We know that you come to our website looking for all the latest news, reviews, and opinions iPhones, Android phones, iOS, and Android software. That’s what we specialize in, and that’s what we’re proud to bring to you every day of the year. You might even have a fierce preference between the two competing types of phones. Everyone knows that iPhone users think they’re superior to Android users and vice versa, and most of the time, that debate makes for entertaining arguments on the internet!
Right now, though, there’s a single issue that unites users of both types of phones, and it’s the same issue that most of the world is facing at the moment – the coronavirus. You should know all the basic ways of staying clear of the virus by now – wash your hands thoroughly before and after eating, meeting people, touching anything in public, or doing just about anything else. Don’t touch your face. Advise your elderly or vulnerable relatives and friends to stay indoors as much as possible, and think twice about going to large public gatherings. That’s all common sense – but far too few of us are thinking about our phones.
You probably won’t like to think about this, but the chances are that the surface of your phone is dirtier than your toilet seat. Think of all the things it gets exposed to during an average day, carried around in your pocket, and put down on dirty tables. Think about how many times you touch it with your fingers. This is probably especially worrying if you use your phone to play online sports game. Even when you’re on a good winning streak in a game like Enchanted prince, you’re still tense, and that means you’re likely to sweat. That sweat is full of bacteria and germs. You might pick up a big online win, but you might also unfortunately pick up something unpleasant from your phone in the process. That’s why it’s vital you keep it as clean as possible.
The good news here is that no matter what type of smartphone you have, they can all be cleaned the same way – and the only thing you need to exercise is good judgment and a little soap and water in most cases. Here’s how.
Keep Away From Alcohol
This isn’t drinking advice – it’s about staying away from any wet wipes that contain alcohol. Many cleaning wipes that you might use on your kitchen worktops – or even on your hands – contain rubbing alcohol. It’s great for cleaning, but it’s not so great for your phone. It can damage the display, and it can erode the hydrophobic coating of your device. As if that weren’t enough, it can also permanently disable the functionality of your ports, and we all know the pain of owning a phone with a headphone jack that no longer works.
Historically, mobile phone manufacturers have been wary of giving approval to use disinfectant wipes of any type of their phones, but in recent years Apple has said you’re fine to use Clorox Wipes. As the composition of handsets is so similar across the spectrum, that means you’re also fine to use Clorox Wipes (or something very similar) on whatever phone you own.
Stay Away From Paper Towels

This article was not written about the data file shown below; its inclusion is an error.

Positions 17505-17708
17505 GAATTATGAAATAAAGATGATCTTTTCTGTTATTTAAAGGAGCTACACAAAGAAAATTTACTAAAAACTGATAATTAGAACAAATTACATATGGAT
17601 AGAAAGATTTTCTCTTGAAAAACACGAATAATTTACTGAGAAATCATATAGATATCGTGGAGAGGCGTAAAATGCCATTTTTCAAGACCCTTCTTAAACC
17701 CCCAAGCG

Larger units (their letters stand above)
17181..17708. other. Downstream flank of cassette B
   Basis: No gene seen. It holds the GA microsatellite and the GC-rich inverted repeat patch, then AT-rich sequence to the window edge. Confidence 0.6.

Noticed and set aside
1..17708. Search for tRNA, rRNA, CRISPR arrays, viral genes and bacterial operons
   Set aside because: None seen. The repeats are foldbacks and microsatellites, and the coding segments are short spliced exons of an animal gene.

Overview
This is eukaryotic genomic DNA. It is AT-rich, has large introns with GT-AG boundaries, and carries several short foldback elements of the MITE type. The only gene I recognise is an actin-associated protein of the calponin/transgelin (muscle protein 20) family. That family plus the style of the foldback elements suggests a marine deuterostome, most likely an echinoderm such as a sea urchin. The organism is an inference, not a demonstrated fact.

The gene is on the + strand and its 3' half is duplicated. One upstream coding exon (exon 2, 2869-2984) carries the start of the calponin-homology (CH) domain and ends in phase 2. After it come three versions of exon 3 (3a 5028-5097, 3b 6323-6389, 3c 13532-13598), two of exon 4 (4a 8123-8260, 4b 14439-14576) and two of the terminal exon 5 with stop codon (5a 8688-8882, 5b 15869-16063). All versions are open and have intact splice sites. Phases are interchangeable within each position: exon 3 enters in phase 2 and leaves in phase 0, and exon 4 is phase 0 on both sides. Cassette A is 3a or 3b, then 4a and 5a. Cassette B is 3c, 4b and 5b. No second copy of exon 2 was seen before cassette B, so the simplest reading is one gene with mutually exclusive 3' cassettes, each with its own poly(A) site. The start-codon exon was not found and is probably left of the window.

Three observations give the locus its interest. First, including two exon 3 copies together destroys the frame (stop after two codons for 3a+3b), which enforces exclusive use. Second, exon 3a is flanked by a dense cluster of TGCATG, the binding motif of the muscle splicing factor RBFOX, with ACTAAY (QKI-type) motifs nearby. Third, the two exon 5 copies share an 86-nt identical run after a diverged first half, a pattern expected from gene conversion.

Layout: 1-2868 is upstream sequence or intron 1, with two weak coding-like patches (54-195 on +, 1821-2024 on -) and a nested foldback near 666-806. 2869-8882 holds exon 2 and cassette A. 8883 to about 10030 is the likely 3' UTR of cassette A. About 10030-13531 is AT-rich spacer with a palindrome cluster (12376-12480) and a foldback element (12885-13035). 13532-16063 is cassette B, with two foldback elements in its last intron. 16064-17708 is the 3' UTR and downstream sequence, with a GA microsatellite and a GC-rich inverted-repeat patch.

This is a short, simple point. Paper towels are far too abrasive to be used to wipe your phone down. You’ll scratch the screen, and you might even scratch the cover. Even if they don’t scratch your phone, they’re infuriatingly prone to tearing or breaking up when they’re being rubbed on a screen’s surface, and those tiny pieces can go everywhere. They might clog up your ports, or they might get stuck to your screen and prove impossible to get rid of.
Power Your Phone Down
We shouldn’t need to say this at all, but you never know who might be reading. In case you were tempted to try to clean your phone while it’s switched on, don’t. Turn it off and leave it for thirty seconds before you even consider trying to wash it. Even if the waterproof seals are still intact, it’s a live electronic device, and you don’t want to take even the slightest chance of introducing that device to water while it’s up and running. Stay safe.
Stay Damp, Not Wet
There’s a fine point between washing your phone and giving it a bath. Washing is fine. Baths are not. Your cloth should be damp, but it should never be wet. After you’ve applied water and soap or whatever cleaning solution you’ve decided to use to your cloth, wring it out and make sure it’s not dripping at all. If it’s dripping, those droplets can go anywhere – and by ‘anywhere’ we mean ‘inside your phone.’ That’s a one-way ticket to disabling a microphone or getting the inner workings of your phone wet. At that point, you better hope that you have valid phone insurance.
Scotch Tape Works Wonders
A gentle rub with a damp cloth and some gentle soap works wonders for your phone and its cover, but what about those annoying bits of lint, dust, and other tiny particles that get nestled into the corners of your phone, or trapped between the screen and the casing? They’re as likely to be carrying bacteria as anything else, and they’re hard to get out. That’s where Scotch tape becomes your friend. Put tape down across every groove and crease in your phone, and then slowly and gently pull it back off after it’s had a few seconds to stick to everything. All the unwanted debris should come right out with it. You could even carefully roll up a piece of tape and poke it into your ports to extract anything that may have become trapped in there. It’s like having a brand new phone again! If your ports are too small for this, gently poke around in them with a toothpick to see if you can ease the debris loose that way. Do not, under any circumstances, attempt to use a vacuum cleaner.
Nothing is one hundred percent effective, and nothing will be until a reliable treatment for the coronavirus is found. In the meantime, take every precaution you can – and that includes making the device you use more than anything else is cleaned every day!